Testing the use of standardised indices and GRACE satellite data to estimate the European 2015 groundwater drought in near-real time
- 1School of Geography, Earth and Environmental Sciences, University of Birmingham, Birmingham, UK
- 2UFZ-Helmholtz Centre for Environmental Research, Leipzig, Germany
- 3Civil Engineering, Indian Institute of Technology, Gandhinagar, Gujarat, India
- * Invited contribution by Anne F. Van Loon, recipient of the EGU Hydrological Sciences Division Outstanding Early Career Scientists Award 2017.
- **These authors contributed equally to this work.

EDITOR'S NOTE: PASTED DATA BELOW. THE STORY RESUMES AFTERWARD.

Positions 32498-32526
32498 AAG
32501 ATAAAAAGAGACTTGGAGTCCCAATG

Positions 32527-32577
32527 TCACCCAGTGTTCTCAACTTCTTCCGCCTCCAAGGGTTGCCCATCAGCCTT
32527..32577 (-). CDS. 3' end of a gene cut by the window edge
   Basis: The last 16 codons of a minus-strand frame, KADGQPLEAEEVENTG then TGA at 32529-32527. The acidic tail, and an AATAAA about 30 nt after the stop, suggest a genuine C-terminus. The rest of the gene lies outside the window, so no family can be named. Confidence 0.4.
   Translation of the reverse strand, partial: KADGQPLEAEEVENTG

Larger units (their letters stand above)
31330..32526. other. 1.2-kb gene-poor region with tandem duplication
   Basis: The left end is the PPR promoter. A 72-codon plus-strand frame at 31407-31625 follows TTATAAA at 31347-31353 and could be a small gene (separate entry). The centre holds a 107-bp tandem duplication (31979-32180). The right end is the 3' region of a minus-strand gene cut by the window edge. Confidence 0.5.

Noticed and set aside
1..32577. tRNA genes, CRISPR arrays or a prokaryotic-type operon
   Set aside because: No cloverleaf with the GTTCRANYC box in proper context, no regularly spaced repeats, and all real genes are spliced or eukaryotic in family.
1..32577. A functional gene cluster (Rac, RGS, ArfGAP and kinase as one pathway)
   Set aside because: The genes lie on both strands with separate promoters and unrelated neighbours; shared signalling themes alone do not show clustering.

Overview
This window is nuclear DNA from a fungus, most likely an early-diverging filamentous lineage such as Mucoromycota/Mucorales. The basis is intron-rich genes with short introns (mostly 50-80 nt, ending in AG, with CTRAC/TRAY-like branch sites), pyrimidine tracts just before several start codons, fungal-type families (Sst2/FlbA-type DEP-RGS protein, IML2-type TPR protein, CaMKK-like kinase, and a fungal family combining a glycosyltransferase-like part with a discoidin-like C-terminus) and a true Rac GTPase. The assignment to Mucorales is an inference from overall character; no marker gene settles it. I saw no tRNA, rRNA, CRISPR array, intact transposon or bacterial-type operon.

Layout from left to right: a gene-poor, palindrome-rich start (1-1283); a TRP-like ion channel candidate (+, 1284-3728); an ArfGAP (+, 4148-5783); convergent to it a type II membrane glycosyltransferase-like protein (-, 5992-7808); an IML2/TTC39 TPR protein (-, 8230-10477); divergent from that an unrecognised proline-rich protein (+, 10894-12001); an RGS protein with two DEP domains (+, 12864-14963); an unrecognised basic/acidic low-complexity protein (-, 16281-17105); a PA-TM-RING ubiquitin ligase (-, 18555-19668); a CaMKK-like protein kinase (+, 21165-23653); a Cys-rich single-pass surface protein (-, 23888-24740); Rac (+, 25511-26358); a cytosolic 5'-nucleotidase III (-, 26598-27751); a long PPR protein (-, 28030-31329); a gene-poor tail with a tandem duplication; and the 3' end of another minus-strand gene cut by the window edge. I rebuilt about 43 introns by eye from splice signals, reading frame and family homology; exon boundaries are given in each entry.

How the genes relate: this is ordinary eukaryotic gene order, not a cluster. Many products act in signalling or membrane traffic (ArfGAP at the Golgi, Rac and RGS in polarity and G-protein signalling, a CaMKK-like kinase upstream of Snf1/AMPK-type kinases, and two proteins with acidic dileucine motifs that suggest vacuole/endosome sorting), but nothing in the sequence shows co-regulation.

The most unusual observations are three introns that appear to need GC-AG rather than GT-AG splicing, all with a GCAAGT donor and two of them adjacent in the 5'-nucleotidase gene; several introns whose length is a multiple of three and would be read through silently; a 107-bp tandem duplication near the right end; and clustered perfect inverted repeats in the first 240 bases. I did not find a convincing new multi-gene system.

Abstract. In 2015, central and eastern Europe were affected by a severe drought. This event has recently been studied from meteorological and streamflow perspective, but no analysis of the groundwater situation has been performed. One of the reasons is that real-time groundwater level observations often are not available. In this study, we evaluate two alternative approaches to quantify the 2015 groundwater drought over two regions in southern Germany and eastern Netherlands. The first approach is based on spatially explicit relationships between meteorological conditions and historic groundwater level observations. The second approach uses the Gravity Recovery Climate Experiment (GRACE) terrestrial water storage (TWS) and groundwater anomalies derived from GRACE-TWS and (near-)surface storage simulations by the Global Land Data Assimilation System (GLDAS) models. We combined the monthly groundwater observations from 2040 wells to establish the spatially varying optimal accumulation period between the Standardised Groundwater Index (SGI) and the Standardized Precipitation Evapotranspiration Index (SPEI) at a 0.25° gridded scale. The resulting optimal accumulation periods range between 1 and more than 24 months, indicating strong spatial differences in groundwater response time to meteorological input over the region. Based on the estimated optimal accumulation periods and available meteorological time series, we reconstructed the groundwater anomalies up to 2015 and found that in Germany a uniform severe groundwater drought persisted for several months during this year, whereas the Netherlands appeared to have relatively high groundwater levels. The differences between this event and the 2003 European benchmark drought are striking. The 2003 groundwater drought was less uniformly pronounced, both in the Netherlands and Germany. This is because slowly responding wells (the ones with optimal accumulation periods of more than 12 months) still were above average from the wet year of 2002, which experienced severe flooding in central Europe. GRACE-TWS and GRACE-based groundwater anomalies did not capture the spatial variability of the 2003 and 2015 drought events satisfactorily. GRACE-TWS did show that both 2003 and 2015 were relatively dry, but the differences between Germany and the Netherlands in 2015 and the spatially variable groundwater drought pattern in 2003 were not captured. This could be associated with the coarse spatial scale of GRACE. The simulated groundwater anomalies based on GRACE-TWS deviated considerably from the GRACE-TWS signal and from observed groundwater anomalies. The uncertainty in the GRACE-based groundwater anomalies mainly results from uncertainties in the simulation of soil moisture by the different GLDAS models. The GRACE-based groundwater anomalies are therefore not suitable for use in real-time groundwater drought monitoring in our case study regions. The alternative approach based on the spatially variable relationship between meteorological conditions and groundwater levels is more suitable to quantify groundwater drought in near real-time. Compared to the meteorological drought and streamflow drought (described in previous studies), the groundwater drought of 2015 had a more pronounced spatial variability in its response to meteorological conditions, with some areas primarily influenced by short-term meteorological deficits and others influenced by meteorological deficits accumulated over the preceding 2 years or more. In drought management, this information is very useful and our approach to quantify groundwater drought can be used until real-time groundwater observations become readily available.